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Php Chapter 2 3 Training

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Training for the PHP Certification by Zend. Chapters 2 and 3. Functions and Arrays and how to use them.

Training for the PHP Certification by Zend. Chapters 2 and 3. Functions and Arrays and how to use them.

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    Php Chapter 2 3 Training Php Chapter 2 3 Training Presentation Transcript

    • PHP Functions and Arrays Orlando PHP Meetup Zend Certification Training March 2009
    • Functions
      • Minimal syntax
        • function name() { }
      • PHP function names are not case-sensitive.
      • All functions in PHP return a value—even if you don’t explicitly cause them to.
        • No explicit return value returns NULL
        • “ return $value;” exits function immediately .
    • Variable Scope
      • Global scope
        • A variable declared or first used outside of a function or class has global scope.
        • NOT visible inside functions by default.
        • Use “global $varname;” to make a global variable visible inside a function.
      • Function scope
        • Declared or passed in via function parameters.
        • A visible throughout the function, then discarded when the function exits.
      • Case scope
        • Stay tuned for Object Oriented chapter…
    • Scope (continued)
      • Global
        • $a = "Hello"; $b = "World"; function hello() { global $a, $b; echo "$a $b"; echo $GLOBALS[’a’] .’ ’. $GLOBALS[’b’]; }
    • Scope (continued)
      • Regular Parameters
        • function hello($who = "World") { echo "Hello $who"; }
      • Variable Length Parameters
        • func_num_args() , func_get_arg() and func_get_args()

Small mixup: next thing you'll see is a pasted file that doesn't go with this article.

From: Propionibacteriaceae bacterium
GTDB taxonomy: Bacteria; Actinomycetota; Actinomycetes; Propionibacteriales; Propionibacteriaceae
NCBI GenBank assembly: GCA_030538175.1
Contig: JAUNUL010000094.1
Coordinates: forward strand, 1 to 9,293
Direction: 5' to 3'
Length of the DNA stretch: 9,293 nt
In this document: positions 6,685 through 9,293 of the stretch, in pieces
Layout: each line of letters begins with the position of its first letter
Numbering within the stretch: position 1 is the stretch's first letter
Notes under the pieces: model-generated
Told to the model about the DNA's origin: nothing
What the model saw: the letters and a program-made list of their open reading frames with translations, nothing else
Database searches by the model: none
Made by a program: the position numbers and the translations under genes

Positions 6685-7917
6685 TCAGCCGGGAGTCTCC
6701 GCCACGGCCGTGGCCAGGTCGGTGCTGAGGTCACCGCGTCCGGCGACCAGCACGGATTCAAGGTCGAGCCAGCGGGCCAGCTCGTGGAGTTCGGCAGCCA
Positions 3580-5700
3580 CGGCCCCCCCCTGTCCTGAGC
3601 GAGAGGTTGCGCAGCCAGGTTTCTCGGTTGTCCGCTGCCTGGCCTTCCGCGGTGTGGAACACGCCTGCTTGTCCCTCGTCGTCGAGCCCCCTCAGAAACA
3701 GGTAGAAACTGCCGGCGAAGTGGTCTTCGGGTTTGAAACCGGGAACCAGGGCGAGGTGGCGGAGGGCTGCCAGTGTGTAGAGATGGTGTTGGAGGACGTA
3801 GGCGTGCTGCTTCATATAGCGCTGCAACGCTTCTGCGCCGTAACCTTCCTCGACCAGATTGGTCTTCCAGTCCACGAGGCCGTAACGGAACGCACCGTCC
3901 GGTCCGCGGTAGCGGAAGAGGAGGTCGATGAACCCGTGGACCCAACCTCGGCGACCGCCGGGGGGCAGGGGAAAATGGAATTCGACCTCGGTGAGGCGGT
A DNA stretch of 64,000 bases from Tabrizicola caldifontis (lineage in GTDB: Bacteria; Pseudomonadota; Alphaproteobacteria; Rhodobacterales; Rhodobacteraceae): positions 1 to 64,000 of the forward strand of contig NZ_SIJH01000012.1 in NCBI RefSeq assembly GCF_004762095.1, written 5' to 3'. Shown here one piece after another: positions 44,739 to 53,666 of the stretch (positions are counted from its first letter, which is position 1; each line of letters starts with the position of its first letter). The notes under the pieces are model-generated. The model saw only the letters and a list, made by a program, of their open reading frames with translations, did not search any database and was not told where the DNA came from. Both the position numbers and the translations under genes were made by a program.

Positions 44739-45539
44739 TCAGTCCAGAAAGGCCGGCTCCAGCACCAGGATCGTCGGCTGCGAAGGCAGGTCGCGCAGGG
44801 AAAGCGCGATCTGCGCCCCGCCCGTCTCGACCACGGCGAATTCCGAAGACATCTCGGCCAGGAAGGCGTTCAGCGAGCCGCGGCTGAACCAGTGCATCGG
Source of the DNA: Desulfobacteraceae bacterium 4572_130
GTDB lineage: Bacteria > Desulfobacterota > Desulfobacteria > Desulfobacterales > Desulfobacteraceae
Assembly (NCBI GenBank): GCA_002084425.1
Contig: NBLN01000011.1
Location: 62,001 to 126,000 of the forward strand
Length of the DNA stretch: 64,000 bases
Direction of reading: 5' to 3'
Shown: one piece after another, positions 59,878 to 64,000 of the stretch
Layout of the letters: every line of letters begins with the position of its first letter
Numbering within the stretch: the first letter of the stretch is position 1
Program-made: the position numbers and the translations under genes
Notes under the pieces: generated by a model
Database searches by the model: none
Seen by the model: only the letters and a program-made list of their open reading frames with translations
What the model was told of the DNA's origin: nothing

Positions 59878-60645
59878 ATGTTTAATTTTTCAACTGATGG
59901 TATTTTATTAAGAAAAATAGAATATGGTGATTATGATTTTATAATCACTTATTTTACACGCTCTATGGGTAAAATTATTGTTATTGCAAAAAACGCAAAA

• function hello() { if ( func_num_args () > 0) { $arg = func_get_arg(0); // The first argument is at position 0 echo "Hello $arg";
        • } else { echo "Hello World"; } }
    • Passing Arguments by Reference
      • Prefix a parameter with an “&”
        • Function func (&$variable) {}
        • Changes to the variable will persist after the function call
        • function cmdExists($cmd, &$output = null) { $output = ‘whereis $cmd‘; if ( strpos ($output, DIRECTORY_SEPARATOR) !== false ) { return true ; } else { return false ; } }
    • Function Summary
      • Declare functions with parameters and return values
      • By default, parameters and variables have function scope.
      • Pass parameters by reference to return values to calling function.
      • Parameters can have default values. If no default identified, then parameter must be passed in or an error will be thrown.
      • Parameter arrays are powerful but hard to debug.
    • Arrays
      • All arrays are ordered collections of items, called elements .
        • Has a value, identified by a unique key (integer or case sensitive string)
      • Keys
        • By default, keys start at zero
        • String can be of any length
        • Value can be any variable type (string, number, object, resource, etc.)
    • Declaring Arrays
      • Explicit
        • $a = array (10, 20, 30); $a = array (’a’ => 10, ’b’ => 20, ’cee’ => 30); $a = array (5 => 1, 3 => 2, 1 => 3,); $a = array (); //Empty
      • Implicit
        • $x[] = 10; //Gets next available int index, 0 $x[] = 11; //Next index, 1 $x[’aa’] = 11;
    • Printing Arrays
      • print_r()
        • Recursively prints the values
        • May return value as a string to assign to a variable.
      • Var_dump()
        • outputs the data types of each value
        • Can only echo immediately
    • Enumerative vs. Associative
      • Enumerative
        • Integer indexes, assigned sequentially
        • When no key given, next key = max(integer keys) + 1
      • Associative
        • Integer or String keys, assigned specifically
        • Keys are case sensitive but type insensitive